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With the year-end expiration of the Bush tax cuts and the looming "sequestration" of $1.2 trillion they agreed to during their debt ceiling hostage-taking last summer, the message from Republican leaders is the same as it ever was. Taxes (especially for the rich) must not go up, defense spending must not go down, and the increasing national debt is all Barack Obama's fault.

The coming "fiscal cliff" brought Dick Cheney, the same man who as vice president boasted that "Reagan proved deficits don't matter," back to Washington this week to get Congressional Republicans "ginned up" to prevent the $600 billion Pentagon sequester. Meanwhile, the GOP leadership team of Mitch McConnell (R-KY), Jon Kyl (R-AZ), John Boehner (R-OH) and Eric Cantor (R-VA) sent a letter to President Obama to demand a replacement for the defense cuts, one which of course must not include "tax increase proposals that face bipartisan congressional opposition." And on the campaign trail, would-be Romney running mate and former Bush Office of Management and Budget Chief Rob Portman (R-OH) warned that "we're going broke."

Of course, the United States is not going broke. But thanks to the Bush tax cuts and the wars in Iraq and Afghanistan, by 2020 the U.S. Treasury will be roughly $10 trillion poorer than it would otherwise have been. And these guys supported all of it.

As you'll recall, George W. Bush entered the White House having inherited a balanced budget and CBO forecast of a $5.6 trillion surplus over 10 years. Noting that "'the federal budget will have the second largest surplus in history," President Bush moved forward with the massive tax cuts of 2001. But even as the World Trade Center site was still smoldering, Bush, in the wake of the September 11 attacks, told the American people not to sacrifice but to go shopping and "get down to Disney World." And in 2003, George W. Bush became the first modern president to cut taxes during wartime. (It should be noted that Barack Obama became the second.)

And so, the fiscal hemorrhaging began. The wars in Iraq and Afghanistan, the Medicare prescription drug program and, most of all, the Bush tax cuts of 2001 and 2003 rapidly drained Uncle Sam's coffers. Mitch McConnell, John Boehner and Eric Cantor voted for all of it. And along with large majorities of the Republicans in the House and Senate, they voted seven times during Bush's tenure to raise the debt ceiling as well.

For his part, President Bush promised that "you cut taxes and the tax revenues increase." As it turned out, not so much. In words and pictures, the New York Times told the tale a year ago:

(Continue reading below the fold.)

As the Washington Post summed up the CBO's conclusions regarding the causes of the nation's mounting debt earlier this year, "The biggest culprit, by far, has been an erosion of tax revenue triggered largely by two recessions and multiple rounds of tax cuts." The analysis by the Times echoed that finding:

With President Obama and Republican leaders calling for cutting the budget by trillions over the next 10 years, it is worth asking how we got here -- from healthy surpluses at the end of the Clinton era, and the promise of future surpluses, to nine straight years of deficits, including the $1.3 trillion shortfall in 2010. The answer is largely the Bush-era tax cuts, war spending in Iraq and Afghanistan, and recessions.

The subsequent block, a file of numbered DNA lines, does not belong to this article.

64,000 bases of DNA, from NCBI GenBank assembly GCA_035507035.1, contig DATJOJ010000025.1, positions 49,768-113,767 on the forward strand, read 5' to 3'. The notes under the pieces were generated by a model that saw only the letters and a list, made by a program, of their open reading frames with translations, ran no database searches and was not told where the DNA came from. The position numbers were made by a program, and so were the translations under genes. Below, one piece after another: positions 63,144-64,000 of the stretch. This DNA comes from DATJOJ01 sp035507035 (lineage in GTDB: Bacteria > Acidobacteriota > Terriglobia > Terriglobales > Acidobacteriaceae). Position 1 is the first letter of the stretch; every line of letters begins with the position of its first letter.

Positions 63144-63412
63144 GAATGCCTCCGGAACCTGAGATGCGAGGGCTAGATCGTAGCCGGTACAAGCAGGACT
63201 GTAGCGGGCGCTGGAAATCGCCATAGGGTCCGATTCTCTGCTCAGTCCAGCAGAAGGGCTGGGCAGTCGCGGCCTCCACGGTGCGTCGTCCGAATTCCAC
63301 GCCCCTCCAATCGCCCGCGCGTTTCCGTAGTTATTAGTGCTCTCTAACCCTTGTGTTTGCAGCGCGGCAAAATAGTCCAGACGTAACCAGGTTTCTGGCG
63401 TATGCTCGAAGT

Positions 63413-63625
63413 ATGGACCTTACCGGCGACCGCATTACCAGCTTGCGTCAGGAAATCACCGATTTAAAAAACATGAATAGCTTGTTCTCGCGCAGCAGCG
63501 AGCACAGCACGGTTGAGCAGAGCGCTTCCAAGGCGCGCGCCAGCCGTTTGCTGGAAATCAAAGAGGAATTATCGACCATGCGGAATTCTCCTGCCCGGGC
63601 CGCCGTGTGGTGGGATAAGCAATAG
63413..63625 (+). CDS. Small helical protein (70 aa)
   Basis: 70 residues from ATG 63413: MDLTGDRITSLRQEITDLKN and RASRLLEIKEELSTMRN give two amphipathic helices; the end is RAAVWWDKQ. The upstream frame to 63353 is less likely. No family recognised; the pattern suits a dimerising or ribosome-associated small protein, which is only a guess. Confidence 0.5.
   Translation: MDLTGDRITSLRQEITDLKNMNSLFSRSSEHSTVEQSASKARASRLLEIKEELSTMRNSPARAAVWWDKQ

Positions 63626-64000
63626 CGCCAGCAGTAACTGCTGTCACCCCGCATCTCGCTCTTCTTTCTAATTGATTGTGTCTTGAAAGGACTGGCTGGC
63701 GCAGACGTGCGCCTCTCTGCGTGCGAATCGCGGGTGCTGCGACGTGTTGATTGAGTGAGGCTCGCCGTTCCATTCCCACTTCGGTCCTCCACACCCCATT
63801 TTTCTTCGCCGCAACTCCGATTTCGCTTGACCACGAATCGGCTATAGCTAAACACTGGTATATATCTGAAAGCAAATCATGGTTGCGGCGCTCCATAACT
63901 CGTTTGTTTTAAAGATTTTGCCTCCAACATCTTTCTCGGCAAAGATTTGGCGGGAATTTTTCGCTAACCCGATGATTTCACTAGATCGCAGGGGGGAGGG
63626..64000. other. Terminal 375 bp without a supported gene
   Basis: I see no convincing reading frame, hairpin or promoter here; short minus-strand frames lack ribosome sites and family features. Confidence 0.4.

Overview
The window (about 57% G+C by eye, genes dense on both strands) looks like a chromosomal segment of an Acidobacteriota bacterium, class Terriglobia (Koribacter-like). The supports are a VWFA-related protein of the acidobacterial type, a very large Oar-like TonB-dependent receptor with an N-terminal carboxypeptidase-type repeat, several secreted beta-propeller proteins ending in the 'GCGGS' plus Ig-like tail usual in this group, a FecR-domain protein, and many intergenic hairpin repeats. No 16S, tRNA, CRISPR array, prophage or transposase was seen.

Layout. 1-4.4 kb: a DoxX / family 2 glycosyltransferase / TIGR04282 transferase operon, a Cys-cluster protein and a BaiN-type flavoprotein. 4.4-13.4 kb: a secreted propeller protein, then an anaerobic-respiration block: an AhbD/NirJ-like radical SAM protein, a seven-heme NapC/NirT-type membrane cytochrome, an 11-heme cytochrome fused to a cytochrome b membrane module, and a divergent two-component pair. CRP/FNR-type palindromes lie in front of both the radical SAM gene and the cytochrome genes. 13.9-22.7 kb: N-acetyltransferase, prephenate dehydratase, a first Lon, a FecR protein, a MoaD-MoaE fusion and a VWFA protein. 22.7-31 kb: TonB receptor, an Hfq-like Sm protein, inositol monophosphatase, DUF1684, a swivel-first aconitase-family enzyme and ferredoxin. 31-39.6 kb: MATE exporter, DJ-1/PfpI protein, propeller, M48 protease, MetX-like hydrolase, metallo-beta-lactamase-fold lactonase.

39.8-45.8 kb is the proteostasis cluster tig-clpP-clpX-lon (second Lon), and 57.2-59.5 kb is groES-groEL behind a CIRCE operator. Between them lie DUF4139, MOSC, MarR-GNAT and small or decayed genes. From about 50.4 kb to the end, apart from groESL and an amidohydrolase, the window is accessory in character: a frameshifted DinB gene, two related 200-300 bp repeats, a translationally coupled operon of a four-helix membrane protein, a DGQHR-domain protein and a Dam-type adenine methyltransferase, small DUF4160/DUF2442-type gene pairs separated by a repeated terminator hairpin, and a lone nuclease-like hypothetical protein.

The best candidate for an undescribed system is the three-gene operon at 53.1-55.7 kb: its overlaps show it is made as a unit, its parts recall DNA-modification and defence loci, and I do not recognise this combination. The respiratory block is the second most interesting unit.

But as Ezra Klein explained in the Washington Post, the revealing Times chart doesn't tell the full story of the impact of Bush-era policies on future debt facing Barack Obama:
What's also important, but not evident, on this chart is that Obama's major expenses were temporary -- the stimulus is over now -- while Bush's were, effectively, recurring. The Bush tax cuts didn't just lower revenue for 10 years. It's clear now that they lowered it indefinitely, which means this chart is understating their true cost. Similarly, the Medicare drug benefit is costing money on perpetuity, not just for two or three years. And Boehner, Ryan and others voted for these laws and, in some cases, helped to craft and pass them.
The two graphs at the top from the Washington Post and the Center on Budget and Policy Priorities make that point crystal clear. Analyses by CBPP in 2011 showed that the Bush tax cuts accounted for half of the deficits during his tenure, and if made permanent, over the next decade would cost the U.S. Treasury more than Iraq, Afghanistan, the recession, TARP and the stimulus—combined.

By 2010, a decade of the Bush tax cuts cost the federal government roughly $2.5 trillion. If made permanent, as Republicans demand, the lost revenue would amount to another $4 trillion over the next 10 years. And a time of the lowest federal tax rates in 30 years and smallest total tax burden as a percentage of the U.S. economy in 60, Republicans like Mitt Romney and Paul Ryan would cut taxes further still.

Reflecting on Republican fiscal mismanagement during the Bush years, Utah Sen. Orrin Hatch was surely telling the truth in 2009 when he acknowledged, "It was standard practice not to pay for things." And in no area was this was more true than when it came to paying for America's wars.